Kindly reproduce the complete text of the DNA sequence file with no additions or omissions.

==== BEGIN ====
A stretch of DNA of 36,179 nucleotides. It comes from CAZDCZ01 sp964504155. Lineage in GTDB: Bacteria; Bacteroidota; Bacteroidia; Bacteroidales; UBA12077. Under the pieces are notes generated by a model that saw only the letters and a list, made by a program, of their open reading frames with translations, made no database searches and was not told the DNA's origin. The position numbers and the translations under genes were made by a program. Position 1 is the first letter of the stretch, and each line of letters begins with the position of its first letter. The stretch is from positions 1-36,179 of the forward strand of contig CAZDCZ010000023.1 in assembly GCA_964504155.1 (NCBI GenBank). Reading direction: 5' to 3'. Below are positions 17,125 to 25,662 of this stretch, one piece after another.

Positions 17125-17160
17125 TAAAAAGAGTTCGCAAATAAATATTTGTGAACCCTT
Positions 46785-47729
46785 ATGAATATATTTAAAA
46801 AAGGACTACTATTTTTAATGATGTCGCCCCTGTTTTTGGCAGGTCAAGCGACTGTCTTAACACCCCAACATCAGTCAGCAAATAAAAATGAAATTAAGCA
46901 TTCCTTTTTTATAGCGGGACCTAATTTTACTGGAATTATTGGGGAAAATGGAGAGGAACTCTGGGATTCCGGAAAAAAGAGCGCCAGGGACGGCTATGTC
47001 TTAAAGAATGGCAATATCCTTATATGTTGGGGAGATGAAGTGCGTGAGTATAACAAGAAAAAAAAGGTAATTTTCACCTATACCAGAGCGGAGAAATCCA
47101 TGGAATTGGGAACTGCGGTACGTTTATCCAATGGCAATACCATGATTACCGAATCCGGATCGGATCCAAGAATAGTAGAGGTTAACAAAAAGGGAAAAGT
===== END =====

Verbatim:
A stretch of DNA of 36,179 nucleotides. It comes from CAZDCZ01 sp964504155. Lineage in GTDB: Bacteria; Bacteroidota; Bacteroidia; Bacteroidales; UBA12077. Under the pieces are notes generated by a model that saw only the letters and a list, made by a program, of their open reading frames with translations, made no database searches and was not told the DNA's origin. The position numbers and the translations under genes were made by a program. Position 1 is the first letter of the stretch, and each line of letters begins with the position of its first letter. The stretch is from positions 1-36,179 of the forward strand of contig CAZDCZ010000023.1 in assembly GCA_964504155.1 (NCBI GenBank). Reading direction: 5' to 3'. Below are positions 17,125 to 25,662 of this stretch, one piece after another.

Positions 17125-17160
17125 TAAAAAGAGTTCGCAAATAAATATTTGTGAACCCTT
Positions 46785-47729
46785 ATGAATATATTTAAAA
46801 AAGGACTACTATTTTTAATGATGTCGCCCCTGTTTTTGGCAGGTCAAGCGACTGTCTTAACACCCCAACATCAGTCAGCAAATAAAAATGAAATTAAGCA
46901 TTCCTTTTTTATAGCGGGACCTAATTTTACTGGAATTATTGGGGAAAATGGAGAGGAACTCTGGGATTCCGGAAAAAAGAGCGCCAGGGACGGCTATGTC
47001 TTAAAGAATGGCAATATCCTTATATGTTGGGGAGATGAAGTGCGTGAGTATAACAAGAAAAAAAAGGTAATTTTCACCTATACCAGAGCGGAGAAATCCA
47101 TGGAATTGGGAACTGCGGTACGTTTATCCAATGGCAATACCATGATTACCGAATCCGGATCGGATCCAAGAATAGTAGAGGTTAACAAAAAGGGAAAAGT